Celebrating the Standardized Test Optional Movement
Fifty years ago Bowdoin College (Maine) under the leadership of Director of Admissions Richard Moll became the first undergraduate admission office to boldly NOT require standardized tests as part of a senior’s application. Bowdoin’s recognition that a student’s college success was deeper than simply one’s ability to score well on the SAT or ACT made a revolutionary statement in 1969. Today, there are over 1000 colleges and universities (see Fairtest.org) who have institutionalized a variety of Test Optional Policies (TOP) for student applicants. For many of us on the high school side of the admission table, there is a great deal to celebrate in this growing trend. Test optional policies signal a powerful message to high schoolers that colleges are indeed interested in the whole applicant (head, heart and hands) and wish to reduce standardized test barriers for ALL applicants.
We owe tremendous gratitude to a team of former admission officers and researchers – Bill Hiss, Valerie Frank, Steve Syverson, and Yuko Mulugetta – who have done extensive research on test optional policies in thirty-three colleges over the past several years. In 2014, Bill Hiss and Valerie Frank (both from Bates) led a study called Defining Promise that found “the non-submitters (those who chose to apply without submitting their SAT or ACT scores) went on to graduate at virtually the same rates (a 0.6 percent point difference) and with nearly the same college GPA (.05 of a Cum GPA) as the submitters whose test scores were considered in the admission process.” Their report also stated, “their research concluded that non-submitters were more likely to be first-generation to college, underrepresented minority students, women, Pell Grant recipients, and students with learning differences.” Since their initial report, Bill’s team has produced two further studies – Defining Access: Can De-Emphasizing the Role of Standardized Testing in College Admissions Change College Bound Populations (2016) and Defining Access: How Test Optional Works (2018). Both reports are excellent reads and contain a lot of salient information for those of us who are interested in this movement and its growth.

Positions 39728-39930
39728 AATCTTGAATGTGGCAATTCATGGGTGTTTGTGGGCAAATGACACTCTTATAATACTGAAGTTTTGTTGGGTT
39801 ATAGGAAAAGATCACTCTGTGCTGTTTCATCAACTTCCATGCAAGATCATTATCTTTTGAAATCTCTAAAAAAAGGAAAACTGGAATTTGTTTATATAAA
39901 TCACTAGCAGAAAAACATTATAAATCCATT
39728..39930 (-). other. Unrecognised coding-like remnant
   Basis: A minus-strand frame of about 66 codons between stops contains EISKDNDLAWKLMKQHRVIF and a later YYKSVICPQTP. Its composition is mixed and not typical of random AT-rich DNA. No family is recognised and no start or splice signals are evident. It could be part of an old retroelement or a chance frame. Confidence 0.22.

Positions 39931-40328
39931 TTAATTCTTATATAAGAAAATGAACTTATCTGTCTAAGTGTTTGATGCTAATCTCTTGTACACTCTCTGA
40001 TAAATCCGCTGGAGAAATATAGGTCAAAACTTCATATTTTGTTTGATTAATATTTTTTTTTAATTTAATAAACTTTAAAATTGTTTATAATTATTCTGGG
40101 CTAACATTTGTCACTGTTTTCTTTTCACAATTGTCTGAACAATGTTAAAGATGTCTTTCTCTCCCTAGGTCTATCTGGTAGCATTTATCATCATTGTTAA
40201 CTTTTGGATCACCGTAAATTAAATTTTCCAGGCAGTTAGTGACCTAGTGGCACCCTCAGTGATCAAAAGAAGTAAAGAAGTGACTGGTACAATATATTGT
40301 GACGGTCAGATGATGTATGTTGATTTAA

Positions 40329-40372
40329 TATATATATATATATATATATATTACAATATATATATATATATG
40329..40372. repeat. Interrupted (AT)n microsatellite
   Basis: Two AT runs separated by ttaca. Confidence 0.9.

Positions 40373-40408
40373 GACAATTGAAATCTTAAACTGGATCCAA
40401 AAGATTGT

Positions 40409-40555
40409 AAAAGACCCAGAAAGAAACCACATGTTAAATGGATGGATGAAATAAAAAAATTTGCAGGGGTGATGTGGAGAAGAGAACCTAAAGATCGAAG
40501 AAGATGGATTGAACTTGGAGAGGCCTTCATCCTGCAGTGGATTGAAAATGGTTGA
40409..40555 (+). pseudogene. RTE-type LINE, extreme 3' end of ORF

One of the biggest takeaways from the research is that colleges who institute test optional policies “appears to offer a less obstructed path to higher education for students who feel that their scores do not match their ability” (particularly one’s high school transcript). There continues to be real concern that standardized tests “unnecessarily truncates the admission of otherwise well-qualified students.” For these reasons, I wish to honor the upcoming 50th anniversary of the standardized test optional movement, the contributing research of Bill Hiss and his colleagues – Valerie, Steve, and Yuko – which has substantiated TOP’s value, and applaud each college that has implemented TOPs policies. Let us continue to holistically see (and assess) each applicant for who s/he truly are and lower the barriers to access and equity for everyone.
Reference: Syverson, Steve. “Defining Access: Final Results of the Test-Optional Research Project,” Character Collaborative, NACAC, 2018